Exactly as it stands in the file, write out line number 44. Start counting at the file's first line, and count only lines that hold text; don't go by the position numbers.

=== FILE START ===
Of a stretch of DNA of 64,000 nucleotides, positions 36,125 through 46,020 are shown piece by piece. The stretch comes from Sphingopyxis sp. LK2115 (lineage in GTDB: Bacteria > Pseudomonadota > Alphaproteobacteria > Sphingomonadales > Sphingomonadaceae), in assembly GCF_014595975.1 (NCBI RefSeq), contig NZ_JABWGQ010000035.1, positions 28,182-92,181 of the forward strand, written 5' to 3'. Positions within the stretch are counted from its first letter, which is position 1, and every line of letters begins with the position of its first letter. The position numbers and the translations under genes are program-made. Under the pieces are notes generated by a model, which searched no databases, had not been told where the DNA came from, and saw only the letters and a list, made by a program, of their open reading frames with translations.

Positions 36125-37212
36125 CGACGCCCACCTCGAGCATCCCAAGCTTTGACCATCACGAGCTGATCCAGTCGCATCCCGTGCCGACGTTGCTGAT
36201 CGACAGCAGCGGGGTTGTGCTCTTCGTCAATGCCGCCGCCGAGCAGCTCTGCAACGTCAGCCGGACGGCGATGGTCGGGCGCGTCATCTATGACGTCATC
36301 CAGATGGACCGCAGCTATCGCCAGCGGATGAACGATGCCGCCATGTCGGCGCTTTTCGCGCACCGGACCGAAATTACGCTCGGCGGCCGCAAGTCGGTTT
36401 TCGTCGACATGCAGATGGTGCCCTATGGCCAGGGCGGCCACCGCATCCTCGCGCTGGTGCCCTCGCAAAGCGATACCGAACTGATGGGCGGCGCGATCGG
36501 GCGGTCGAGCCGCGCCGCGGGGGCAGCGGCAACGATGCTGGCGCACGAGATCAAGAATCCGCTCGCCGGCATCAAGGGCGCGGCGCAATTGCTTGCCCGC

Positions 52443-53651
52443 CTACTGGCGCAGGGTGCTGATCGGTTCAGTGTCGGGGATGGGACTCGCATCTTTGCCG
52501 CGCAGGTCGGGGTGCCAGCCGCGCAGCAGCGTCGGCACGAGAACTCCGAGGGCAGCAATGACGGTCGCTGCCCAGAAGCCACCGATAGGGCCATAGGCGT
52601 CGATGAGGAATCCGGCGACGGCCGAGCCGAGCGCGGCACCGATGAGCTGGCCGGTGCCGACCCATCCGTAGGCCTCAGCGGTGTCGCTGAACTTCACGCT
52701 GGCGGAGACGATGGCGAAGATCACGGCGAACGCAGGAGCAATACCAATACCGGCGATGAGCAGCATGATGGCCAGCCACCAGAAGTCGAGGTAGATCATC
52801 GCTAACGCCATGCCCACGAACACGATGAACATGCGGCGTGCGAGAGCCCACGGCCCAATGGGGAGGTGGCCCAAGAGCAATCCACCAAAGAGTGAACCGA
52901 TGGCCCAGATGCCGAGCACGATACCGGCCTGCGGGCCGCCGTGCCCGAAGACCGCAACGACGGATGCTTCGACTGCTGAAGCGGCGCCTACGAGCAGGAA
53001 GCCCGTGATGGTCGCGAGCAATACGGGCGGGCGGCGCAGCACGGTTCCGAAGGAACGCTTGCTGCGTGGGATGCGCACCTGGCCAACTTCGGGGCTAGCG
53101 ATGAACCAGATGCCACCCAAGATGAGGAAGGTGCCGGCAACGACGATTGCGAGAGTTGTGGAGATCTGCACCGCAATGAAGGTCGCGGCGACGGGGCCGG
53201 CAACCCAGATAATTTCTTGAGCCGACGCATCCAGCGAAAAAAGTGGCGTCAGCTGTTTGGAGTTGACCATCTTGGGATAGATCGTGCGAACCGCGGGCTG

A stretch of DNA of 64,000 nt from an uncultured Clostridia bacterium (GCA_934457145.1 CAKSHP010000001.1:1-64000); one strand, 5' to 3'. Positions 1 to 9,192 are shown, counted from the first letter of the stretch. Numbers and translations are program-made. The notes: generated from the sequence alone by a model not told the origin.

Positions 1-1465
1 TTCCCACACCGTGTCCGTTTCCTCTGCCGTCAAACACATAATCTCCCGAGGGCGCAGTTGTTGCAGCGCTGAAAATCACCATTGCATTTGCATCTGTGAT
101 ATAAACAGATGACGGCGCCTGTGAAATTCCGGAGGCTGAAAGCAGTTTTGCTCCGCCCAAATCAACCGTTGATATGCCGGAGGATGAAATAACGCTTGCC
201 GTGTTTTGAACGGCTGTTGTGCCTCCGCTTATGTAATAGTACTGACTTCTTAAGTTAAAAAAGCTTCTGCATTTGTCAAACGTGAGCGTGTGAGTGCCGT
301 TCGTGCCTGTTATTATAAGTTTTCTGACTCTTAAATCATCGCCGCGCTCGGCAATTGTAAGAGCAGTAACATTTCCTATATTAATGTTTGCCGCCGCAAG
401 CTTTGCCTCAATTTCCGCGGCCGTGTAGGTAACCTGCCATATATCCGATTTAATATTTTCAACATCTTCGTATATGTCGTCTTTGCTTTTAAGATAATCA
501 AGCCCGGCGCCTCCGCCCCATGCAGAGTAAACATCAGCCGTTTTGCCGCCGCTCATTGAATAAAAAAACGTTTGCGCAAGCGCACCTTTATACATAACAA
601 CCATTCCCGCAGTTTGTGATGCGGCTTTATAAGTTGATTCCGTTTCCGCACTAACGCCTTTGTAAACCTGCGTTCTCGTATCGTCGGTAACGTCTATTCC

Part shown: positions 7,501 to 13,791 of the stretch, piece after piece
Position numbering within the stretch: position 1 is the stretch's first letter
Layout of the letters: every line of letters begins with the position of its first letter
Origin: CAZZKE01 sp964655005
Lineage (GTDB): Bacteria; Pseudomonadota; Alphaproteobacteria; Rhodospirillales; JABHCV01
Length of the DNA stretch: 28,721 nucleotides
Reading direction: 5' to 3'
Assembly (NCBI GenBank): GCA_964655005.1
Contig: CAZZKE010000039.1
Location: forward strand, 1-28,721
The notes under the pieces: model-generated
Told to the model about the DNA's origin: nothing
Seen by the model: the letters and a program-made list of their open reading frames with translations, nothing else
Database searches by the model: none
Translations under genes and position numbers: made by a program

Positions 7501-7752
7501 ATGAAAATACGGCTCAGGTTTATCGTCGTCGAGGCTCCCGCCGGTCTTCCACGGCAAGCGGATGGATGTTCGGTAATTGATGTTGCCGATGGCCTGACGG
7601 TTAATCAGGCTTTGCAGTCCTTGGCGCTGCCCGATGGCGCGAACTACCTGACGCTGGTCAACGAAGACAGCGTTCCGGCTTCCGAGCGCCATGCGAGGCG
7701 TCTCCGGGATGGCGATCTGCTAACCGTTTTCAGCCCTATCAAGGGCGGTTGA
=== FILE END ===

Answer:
7601 TTAATCAGGCTTTGCAGTCCTTGGCGCTGCCCGATGGCGCGAACTACCTGACGCTGGTCAACGAAGACAGCGTTCCGGCTTCCGAGCGCCATGCGAGGCG